Trade-offs with AM
Current design tools and process workflow are inadequate to meet our needs.
In a previous column, I described how students at Pennsylvania State University designed and produced a lightweight automotive component with intricate geometry using additive manufacturing. The part was built from titanium (Ti-6Al-4V, or Ti64, as it is often referred) on a laser-based powder-bed fusion system in a vertical orientation. The image above shows the part on the build plate inside the machine after fabrication is complete.
What I did not mention about building the part in this orientation was how long it took and at what cost: about 54 hours and about $2,000 in Ti64 powder feedstock. Not bad, one might say, for such a complex part, but consider this: Of the 54 hours it took to manufacture the part, about 30 hours was spent building the supports, while only about 24 hours (44 percent of the build time) was needed to build the part itself. Worse, of the $2,000 in powder, about $1,500 worth was used in the supports; the part itself only required about $500 worth of powder (25 percent of the material cost). This is not so good when you consider that those support structures had to be cut, ground, chiseled and filed away in order for the desired final geometry to be achieved. As a result, more than 75 percent of the powder and 56 percent of the build time went into making scrap. And this doesn’t even take into account the amount of time and effort that was needed to remove all of those support structures, which also added to the production cost. Again, not so good.
The obvious question is why did we build the part this way? The answer is not simple and reflects the limitations of our current design/process workflow and the trade-offs that need to be made when choosing additive manufacturing. First, four different software packages and analysis tools were needed to design that part: CAD software to create the solid geometry, a finite element analysis (FEA) package to analyze the structure, a topology optimization algorithm to help lightweight the component and, finally, software for the build layout and orientation. None of these software packages communicates well with another, and changes made in one are not reflected or updated in the others. So, if we set up the build layout and realize the complexity of the geometry requires too many support structures, we then have to go back and iterate among CAD, FEA and the topology optimization algorithm.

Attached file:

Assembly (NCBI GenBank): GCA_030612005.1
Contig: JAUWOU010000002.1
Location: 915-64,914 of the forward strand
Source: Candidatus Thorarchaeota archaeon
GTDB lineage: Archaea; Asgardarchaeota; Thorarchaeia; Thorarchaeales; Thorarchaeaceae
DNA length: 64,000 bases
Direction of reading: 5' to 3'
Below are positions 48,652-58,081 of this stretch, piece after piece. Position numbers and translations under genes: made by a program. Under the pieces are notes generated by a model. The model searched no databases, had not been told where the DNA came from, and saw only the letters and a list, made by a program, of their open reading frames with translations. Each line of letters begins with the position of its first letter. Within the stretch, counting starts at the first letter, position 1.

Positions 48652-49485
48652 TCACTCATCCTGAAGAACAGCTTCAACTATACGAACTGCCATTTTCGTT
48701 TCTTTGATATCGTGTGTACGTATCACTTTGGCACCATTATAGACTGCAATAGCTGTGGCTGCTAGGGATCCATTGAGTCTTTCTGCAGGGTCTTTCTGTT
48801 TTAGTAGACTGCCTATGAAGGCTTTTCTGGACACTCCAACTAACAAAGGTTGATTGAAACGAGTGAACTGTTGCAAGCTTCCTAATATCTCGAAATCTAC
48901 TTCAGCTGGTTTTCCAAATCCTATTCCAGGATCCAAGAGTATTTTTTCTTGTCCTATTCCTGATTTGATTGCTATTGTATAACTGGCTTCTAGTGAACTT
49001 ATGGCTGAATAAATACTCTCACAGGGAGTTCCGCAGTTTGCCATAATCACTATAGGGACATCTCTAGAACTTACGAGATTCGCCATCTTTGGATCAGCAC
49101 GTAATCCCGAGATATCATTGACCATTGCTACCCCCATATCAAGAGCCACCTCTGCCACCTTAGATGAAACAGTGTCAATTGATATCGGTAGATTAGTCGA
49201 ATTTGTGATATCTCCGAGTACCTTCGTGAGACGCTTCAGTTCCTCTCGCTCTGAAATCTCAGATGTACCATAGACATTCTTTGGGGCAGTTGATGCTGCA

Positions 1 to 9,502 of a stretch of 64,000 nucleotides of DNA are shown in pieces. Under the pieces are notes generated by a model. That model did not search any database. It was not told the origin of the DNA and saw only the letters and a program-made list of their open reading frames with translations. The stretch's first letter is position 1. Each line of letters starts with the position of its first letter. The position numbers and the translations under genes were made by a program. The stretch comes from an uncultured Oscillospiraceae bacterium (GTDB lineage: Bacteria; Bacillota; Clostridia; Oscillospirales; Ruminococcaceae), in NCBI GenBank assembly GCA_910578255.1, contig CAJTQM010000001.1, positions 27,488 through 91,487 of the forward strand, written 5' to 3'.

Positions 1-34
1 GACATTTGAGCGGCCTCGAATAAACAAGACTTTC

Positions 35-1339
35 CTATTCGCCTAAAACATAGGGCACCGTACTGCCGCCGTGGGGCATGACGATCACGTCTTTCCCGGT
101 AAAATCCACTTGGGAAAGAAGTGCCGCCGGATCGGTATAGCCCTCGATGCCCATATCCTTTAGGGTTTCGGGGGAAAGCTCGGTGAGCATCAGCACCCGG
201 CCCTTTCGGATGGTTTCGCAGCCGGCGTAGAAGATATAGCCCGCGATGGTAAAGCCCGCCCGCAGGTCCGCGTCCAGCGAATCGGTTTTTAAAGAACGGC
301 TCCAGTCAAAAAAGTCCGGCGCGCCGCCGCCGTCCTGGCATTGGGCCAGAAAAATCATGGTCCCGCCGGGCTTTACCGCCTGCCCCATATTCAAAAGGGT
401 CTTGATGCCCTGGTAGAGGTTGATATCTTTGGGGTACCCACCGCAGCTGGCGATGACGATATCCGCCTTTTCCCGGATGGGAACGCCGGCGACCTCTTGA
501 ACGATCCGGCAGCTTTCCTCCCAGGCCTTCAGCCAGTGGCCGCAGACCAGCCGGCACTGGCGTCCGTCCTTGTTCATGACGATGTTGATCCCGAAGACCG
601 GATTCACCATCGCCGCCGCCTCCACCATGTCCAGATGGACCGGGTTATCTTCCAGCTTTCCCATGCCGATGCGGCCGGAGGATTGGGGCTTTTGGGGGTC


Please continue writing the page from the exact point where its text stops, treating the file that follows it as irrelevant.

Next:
Additionally, build orientation drives build time and powder usage, and these must be traded off with how many parts can fit on a build plate. Multiple parts in different orientations will lead to different heating (and cooling) rates during the build, and this will affect microstructure, which will affect mechanical properties, which will affect the strength of the part, which will affect how it is designed, which means even more iteration. The design tools necessary to analyze all of this and resolve the trade-offs do not even exist yet.
A couple of further points are worth noting related to the cost. First, anyone who has worked with AM knows that $2,000 in Ti64 powder for a build of the size in our example significantly underestimates the cost of the powder feedstock that is really needed. In powder-bed fusion, the entire build volume has to be filled. As a result, you need a cube of Ti64 powder measuring roughly 10 by 10 by 10 inches to make this part, plus some extra to make sure you don’t short the build. The cost for this amount of (virgin) Ti64 powder will run you close to $100,000, much of which can be recycled. Second, supports are generally over-specified. The last thing you want is to have the part warp up from inadequate supports, jam the recoater and cause a build failure. Failures like that get expensive real quick. All the more reason we need better software tools and design/process workflow to make sure we get it right the first time.
At this point, we are still learning how to combine the two to optimize hybrid manufacturing.
A hybrid approach to consider.
Studies show that thin-walled additvely manufactured support structures may not be as good for machine tools as they might seem.